Many manufacturers have turned to robotics integration to accomplish these goals. Robots have experienced considerable cost reduction in the recent past, and they provide high speed efficiency and manual dexterity for machine loading and unloading, product collation, product assembly, product packaging, case packing and palletizing. By robotically automating one or more elements of the assembly or packaging line, manufacturers can increase productivity and OEE while enjoying a low total cost of operation (TCO) and quick return on investment (ROI).

1) Understand what the audit will determine.

A thorough audit gives all parties in the decision-making process an understanding of how the investment will save time, money and resources. An audit also allows packagers to understand which parts of the process are most suited to automation and gives them the ability to prioritize. Automating a production line doesn’t need to happen all at once. A complete system audit allows a company to understand its current strengths and weaknesses and put the money where it will have the greatest impact.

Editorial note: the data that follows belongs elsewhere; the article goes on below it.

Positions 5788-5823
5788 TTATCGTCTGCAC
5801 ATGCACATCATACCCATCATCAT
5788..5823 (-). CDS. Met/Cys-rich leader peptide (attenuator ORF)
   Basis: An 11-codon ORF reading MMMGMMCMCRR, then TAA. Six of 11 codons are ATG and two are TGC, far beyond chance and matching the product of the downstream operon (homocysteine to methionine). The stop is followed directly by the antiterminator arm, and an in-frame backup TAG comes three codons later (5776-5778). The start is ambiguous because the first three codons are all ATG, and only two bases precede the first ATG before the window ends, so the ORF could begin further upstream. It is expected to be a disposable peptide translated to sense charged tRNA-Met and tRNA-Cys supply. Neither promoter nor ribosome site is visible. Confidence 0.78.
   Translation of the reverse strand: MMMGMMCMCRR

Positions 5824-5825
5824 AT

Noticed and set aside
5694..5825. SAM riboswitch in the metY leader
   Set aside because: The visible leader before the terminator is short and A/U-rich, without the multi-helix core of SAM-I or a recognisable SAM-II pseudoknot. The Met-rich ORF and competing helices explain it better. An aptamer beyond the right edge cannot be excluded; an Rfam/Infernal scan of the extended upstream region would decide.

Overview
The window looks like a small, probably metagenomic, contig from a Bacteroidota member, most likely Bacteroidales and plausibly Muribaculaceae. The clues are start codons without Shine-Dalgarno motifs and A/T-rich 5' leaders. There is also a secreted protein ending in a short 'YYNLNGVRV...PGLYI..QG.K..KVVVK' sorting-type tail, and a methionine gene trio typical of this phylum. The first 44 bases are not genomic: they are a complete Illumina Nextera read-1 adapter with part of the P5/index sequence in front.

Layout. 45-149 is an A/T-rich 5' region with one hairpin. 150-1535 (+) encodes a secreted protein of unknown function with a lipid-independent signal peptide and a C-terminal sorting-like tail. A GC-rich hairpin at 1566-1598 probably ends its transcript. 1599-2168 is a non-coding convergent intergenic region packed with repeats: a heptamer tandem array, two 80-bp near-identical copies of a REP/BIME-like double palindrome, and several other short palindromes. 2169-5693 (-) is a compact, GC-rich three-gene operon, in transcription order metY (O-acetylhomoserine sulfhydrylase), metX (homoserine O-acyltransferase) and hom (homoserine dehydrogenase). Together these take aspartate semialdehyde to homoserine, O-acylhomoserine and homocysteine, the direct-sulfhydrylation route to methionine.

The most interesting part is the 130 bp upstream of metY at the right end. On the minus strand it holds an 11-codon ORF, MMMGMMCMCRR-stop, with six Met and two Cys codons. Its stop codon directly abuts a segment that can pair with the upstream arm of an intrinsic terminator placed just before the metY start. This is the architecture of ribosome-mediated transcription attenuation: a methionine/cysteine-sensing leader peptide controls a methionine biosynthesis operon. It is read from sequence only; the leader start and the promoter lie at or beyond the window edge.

2) Establish goals for automation.

Automatic Top Cap Forming SystemAn audit allows a company to establish goals based on the audit results. Goals may include increasing efficiency, reassigning valuable human resources, reducing scrap and rework, improving quality, and increasing line speed. Of these goals, increasing efficiency is usually the easiest to accomplish. Often, a few simple changes to the material handling and controls can improve efficiencies by 10% or more. Proper material handling allows a system to run at its intended speed because the machines are not starved at the infeed or bottled up at transfers. Increasing line speed may be the most difficult goal to achieve, as it requires additional space for longer machine infeeds. However, increased productivity doesn’t necessarily require increased line speed. Automating to reduce the downtime due to size changeovers will increase productivity simply because the machine operates for a greater amount of time each shift.